Somali fighters belonging to Ahlusunah warjama, a moderate sect fighting against the hardline Al-Shabaab insurgents, display weapons during a parade in Mogadishu, July 31, 2010

commentary

(The National Interest)

November 15, 2017

Why Africa Could Provide an 'ISIS Renaissance'

Somali fighters belonging to Ahlusunah warjama, a moderate sect fighting against the hardline Al-Shabaab insurgents, during a parade in Mogadishu, July 31, 2010

Photo by Omar Faruk/Reuters

by Antonia Ward

In October, Iraqi, Syrian and coalition forces celebrated the fall of Raqqa, one of the most important and final areas of control for ISIS. While ISIS will likely continue as a danger to the West, there is also a threat that the terrorist-insurgency group could move from the Middle East and set up a new base in Africa.

ISIS has been one of the most formidable and well-organized terrorist groups in history. It would be naive to assume that ISIS will simply cease operations in the face of recent losses. A more likely scenario is that the group, along with its many followers, will attempt to disperse to a new base.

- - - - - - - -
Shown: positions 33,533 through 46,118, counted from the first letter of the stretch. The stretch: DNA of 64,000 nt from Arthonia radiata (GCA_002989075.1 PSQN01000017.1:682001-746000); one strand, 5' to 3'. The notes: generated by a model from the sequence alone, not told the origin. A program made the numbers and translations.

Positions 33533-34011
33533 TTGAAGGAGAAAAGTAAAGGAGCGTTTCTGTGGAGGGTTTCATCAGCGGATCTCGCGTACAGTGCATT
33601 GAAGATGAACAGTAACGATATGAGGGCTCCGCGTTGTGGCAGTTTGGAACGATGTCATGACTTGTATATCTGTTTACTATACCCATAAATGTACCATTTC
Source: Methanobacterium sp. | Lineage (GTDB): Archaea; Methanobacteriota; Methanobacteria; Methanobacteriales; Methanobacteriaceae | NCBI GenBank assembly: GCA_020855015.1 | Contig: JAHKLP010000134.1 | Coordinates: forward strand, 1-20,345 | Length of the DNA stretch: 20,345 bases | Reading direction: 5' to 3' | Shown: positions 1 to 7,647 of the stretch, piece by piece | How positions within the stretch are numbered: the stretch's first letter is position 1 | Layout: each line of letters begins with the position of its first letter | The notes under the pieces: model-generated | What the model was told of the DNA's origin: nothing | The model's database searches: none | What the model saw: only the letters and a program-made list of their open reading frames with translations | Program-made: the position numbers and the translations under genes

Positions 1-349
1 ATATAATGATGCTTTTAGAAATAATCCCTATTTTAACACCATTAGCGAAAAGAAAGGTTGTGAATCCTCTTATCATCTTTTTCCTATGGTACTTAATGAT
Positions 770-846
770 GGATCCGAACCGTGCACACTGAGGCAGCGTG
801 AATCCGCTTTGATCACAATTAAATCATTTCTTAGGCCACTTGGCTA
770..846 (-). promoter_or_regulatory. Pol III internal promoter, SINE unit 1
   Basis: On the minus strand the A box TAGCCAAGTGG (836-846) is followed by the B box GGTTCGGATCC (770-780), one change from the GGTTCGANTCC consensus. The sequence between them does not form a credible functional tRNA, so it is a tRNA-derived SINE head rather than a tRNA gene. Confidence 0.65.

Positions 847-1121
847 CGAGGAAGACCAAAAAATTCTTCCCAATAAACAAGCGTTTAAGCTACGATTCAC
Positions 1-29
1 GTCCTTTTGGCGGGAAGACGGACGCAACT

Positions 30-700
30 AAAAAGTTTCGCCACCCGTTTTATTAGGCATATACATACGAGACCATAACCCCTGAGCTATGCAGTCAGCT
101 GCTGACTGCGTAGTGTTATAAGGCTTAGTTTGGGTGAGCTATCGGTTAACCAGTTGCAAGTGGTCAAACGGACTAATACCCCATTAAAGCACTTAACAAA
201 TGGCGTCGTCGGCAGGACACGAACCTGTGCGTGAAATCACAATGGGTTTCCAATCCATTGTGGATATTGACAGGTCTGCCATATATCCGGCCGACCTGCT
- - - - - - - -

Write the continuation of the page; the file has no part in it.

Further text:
In October 2017, Somalia experienced a horrific terrorist attack in its capital Mogadishu carried out by al-Shabaab, a terrorist group affiliated with Al Qaeda. Somalia is one of many countries in Africa afflicted by civil unrest, poor governance, racial and religious tensions and poverty. As its presence in Iraq and Syria has shown, these are the conditions where ISIS thrives, making parts of Africa fertile breeding grounds for terrorism.

Public awareness in Western countries of current terrorist activities in Africa remains low, which could allow the group time to regroup in the continent. In fact, this could be a case of history repeating itself. Back in 2013, many Western populations seemed to be unaware of the presence of ISIS and its involvement in Syria and Iraq.

Indeed, the parallels between the more fragile parts of present day Africa and the early days of the Syrian crisis are alarmingly similar. In 2014, ISIS took advantage of civil unrest and government corruption to establish a foothold within Syria. It successfully competed against several terrorist groups in the region, including Jabhat al-Nusra. Its aim was to eliminate them and split from Al Qaeda in 2013.…

The remainder of this commentary is available at nationalinterest.org.


Antonia Ward is an analyst in the Defence, Security and Infrastructure team at RAND Europe. Her research interests include counterterrorism, countering violent extremism, intelligence and cybersecurity.

This commentary originally appeared on The National Interest on November 14, 2017. Commentary gives RAND researchers a platform to convey insights based on their professional expertise and often on their peer-reviewed research and analysis.